The Benefits of Ice Baths

In a world where technology has allowed for more to be done on the human body, cryotherapy has become more mainstream in the field of sports recovery and performance. Today, it's not uncommon for people to use ice baths to treat injuries that soft tissue injuries, orthopedic injuries and pinched nerves. It is also used extensively in the athletic and sports performance world to reduce inflammation and reduce injury impacts.

All the research done on cryotherapy and cold water immersion suggests it is better for endurance athletes than strength athletes1. Cyclists were shown to have improved performance levels after this therapy. It is not surprising as all the research so far suggests that cryotherapy has a beneficial effect on type 1 muscle slow twitch fibers that are responsible for endurance as opposed to type 2 slow twitch fibers which are recruited in power, speed and explosive work.

Here's what that research says

Recovery from injuries (e.g., trauma, overuse) and after-season recovery are the main purposes for application. However, the most recent studies confirmed the anti-inflammatory, anti-analgesic, and anti-oxidant effects of this therapy by highlighting the underlying physiological responses. In addition to its therapeutic effects, whole-body cryotherapy has been demonstrated to be a preventive strategy against the deleterious effects of exercise-induced inflammation and soreness.

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Cryotherapy treatment aims to reduce body temperature by 10-15⁰. If your goal is muscle growth jumping into an ice bath straight after the gym may actually have a negative impact on your progress. Ice baths can help with swelling and pain but the goal of heavy training is to tear the muscle fibers. Naturally the body will produce some inflammation and delayed onset muscle soreness (doms) will occur in the days after training. If you try to prevent this you are stopping or short changing the muscle breakdown and repair process.

Just be careful about repeated cryotherapy sessions as constant use can result in post therapy ice burns, and alarmingly 42% of patients in a recent published medical study of 3012 certified athletic trainers experienced post cryotherapy complications including allergies, skin irritation and burns.

Foam rolling or a light cooldown on a bike, rower or treadmill are probably more beneficial at the end of a workout to a high intensity bodybuilding session. The athlete concerned with endurance, or a MMA or boxer after a fight or tough sparring session may experience the benefits.

There are benefits though for the bodybuilder as cold water is beneficial just before bed time when melatonin levels rise. It can assist in muscle relaxation and recovery.

Between gym sessions, and for general health, cold water can flush out toxins from the body and provide an immune system boost. More on that later.

Deep Freeze

It's important to understand just what a cryotherapy process is in order to get an understanding of why it can help with a medical condition, or even as a preventative measure. Cryotherapy is the practice of freezing your body so that it can be treated.

Of course, this isn't limited to just those who've gotten an injury. If you have an injury, you should know that the more you can avoid using pain relievers, the better your chances of healing and avoiding further injury. You might not think that ice baths are particularly effective at treating these conditions, but it's true. In fact, ice baths have been proven to be a very effective way to deal with these problems and to keep the area around the injury as stable and as healthy as possible.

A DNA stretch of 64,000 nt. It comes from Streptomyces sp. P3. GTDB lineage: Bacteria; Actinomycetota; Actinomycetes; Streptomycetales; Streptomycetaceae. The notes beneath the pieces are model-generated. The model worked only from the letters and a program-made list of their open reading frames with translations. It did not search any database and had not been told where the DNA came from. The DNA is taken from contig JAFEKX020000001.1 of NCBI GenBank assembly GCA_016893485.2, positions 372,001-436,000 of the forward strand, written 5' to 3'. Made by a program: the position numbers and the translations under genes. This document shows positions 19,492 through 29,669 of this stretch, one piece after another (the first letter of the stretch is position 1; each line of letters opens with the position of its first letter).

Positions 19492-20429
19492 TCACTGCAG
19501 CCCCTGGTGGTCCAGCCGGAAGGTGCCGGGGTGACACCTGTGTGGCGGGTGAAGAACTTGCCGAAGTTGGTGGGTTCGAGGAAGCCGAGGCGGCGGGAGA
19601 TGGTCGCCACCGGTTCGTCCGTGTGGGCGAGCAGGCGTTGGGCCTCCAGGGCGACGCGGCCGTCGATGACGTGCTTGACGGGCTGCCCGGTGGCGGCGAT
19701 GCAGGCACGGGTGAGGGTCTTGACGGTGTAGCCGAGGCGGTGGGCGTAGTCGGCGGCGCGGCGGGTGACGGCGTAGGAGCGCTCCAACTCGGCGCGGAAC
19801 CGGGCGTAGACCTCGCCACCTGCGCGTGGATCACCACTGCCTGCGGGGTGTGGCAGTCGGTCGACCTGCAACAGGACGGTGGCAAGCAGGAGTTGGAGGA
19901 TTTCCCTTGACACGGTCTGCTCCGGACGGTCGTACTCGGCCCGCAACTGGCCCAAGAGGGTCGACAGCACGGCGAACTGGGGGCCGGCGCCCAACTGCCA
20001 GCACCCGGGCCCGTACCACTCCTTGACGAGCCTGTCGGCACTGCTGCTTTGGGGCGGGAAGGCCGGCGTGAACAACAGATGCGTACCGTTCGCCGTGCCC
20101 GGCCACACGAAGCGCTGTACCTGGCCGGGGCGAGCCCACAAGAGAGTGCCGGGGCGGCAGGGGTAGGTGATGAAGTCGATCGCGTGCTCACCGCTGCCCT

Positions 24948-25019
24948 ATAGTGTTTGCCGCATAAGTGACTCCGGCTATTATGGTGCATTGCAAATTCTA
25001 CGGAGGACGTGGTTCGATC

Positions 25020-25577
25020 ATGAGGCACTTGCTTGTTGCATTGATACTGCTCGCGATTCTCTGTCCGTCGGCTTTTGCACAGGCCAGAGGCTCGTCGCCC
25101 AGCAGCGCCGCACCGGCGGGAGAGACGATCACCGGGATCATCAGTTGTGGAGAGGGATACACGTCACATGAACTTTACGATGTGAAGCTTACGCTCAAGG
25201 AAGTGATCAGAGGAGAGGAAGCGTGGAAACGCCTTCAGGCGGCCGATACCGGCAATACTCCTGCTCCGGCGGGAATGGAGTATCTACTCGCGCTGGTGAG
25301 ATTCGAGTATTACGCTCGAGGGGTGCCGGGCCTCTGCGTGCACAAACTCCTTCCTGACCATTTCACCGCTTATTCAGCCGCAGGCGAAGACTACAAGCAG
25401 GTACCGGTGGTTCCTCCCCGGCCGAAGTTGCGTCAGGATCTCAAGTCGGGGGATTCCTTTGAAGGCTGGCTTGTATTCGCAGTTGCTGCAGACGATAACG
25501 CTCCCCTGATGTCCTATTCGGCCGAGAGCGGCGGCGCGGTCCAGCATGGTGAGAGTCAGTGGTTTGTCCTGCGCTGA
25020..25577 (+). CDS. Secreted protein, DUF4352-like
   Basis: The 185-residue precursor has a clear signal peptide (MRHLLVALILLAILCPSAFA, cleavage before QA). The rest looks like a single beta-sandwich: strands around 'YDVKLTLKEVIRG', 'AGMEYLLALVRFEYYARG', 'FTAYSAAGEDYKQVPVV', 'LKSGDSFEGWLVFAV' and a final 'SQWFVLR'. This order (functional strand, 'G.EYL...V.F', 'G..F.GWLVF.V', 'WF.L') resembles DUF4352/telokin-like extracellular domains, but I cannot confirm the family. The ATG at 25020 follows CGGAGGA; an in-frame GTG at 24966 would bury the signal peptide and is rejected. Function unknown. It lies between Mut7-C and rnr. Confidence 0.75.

When you combine ice baths with other treatments, you'll see a difference in your results. By combining cryotherapy with exercise, you'll have the ability to reduce the amount of swelling in the affected area, which will ultimately help in reducing any pain or discomfort associated with the injury. You'll also notice a decrease in pain during and after exercise. And if the injury is severe, you'll find that it will go away on its own in a matter of days or weeks, depending on your condition.

Forms Of Ice Treatment & Problems

Even if you will never take an ice bath you may have had some form of treatment before using the protocola RICE (rest - ice- compression - elevation) or PRICE (physio then rest-ice...). Ice treatment can include wrapping an injury with an ice pack or towel filled with ice, or applying frozen gel packs or ethyl chloride directly to an injury.

You may think that the longer you leave ice on the skin after twisting your knee, or pulling your calf is the right thing to do. If you keep the pack on too long it can lead to painful ice burns which can blacken the skin and cause painful blisters. Don't leave the ice pack on for more than 10 mins before checking the swelling after an injury.

This can happen, btw don't watch if you are squeamish.

There are also many different reasons that ice baths are useful when it comes to treating an injury. You may find that you need relief from a certain ailment. Ice baths can also help relieve pain, and many people use them for the prevention of further injury.

The most common reason that many people use ice baths for minor injuries is to reduce swelling. Because ice is capable of shrinking blood vessels, it's one of the best ways to deal with swelling.

Cryotherapy ice baths are also very useful for the prevention of future injuries because it can reduce swelling. in areas that have been injured before, especially those areas that have a lot of scar tissue, since ice helps to reduce the amount of time it takes to heal.

Some things that should be considered before you try ice baths for an injury are how long the pain has been going on, the severity of your injury and any potential side effects that could be associated with the treatment. If you are not sure, you may want to consult with a licensed physician, like a family doctor, for further consultation and/or advice.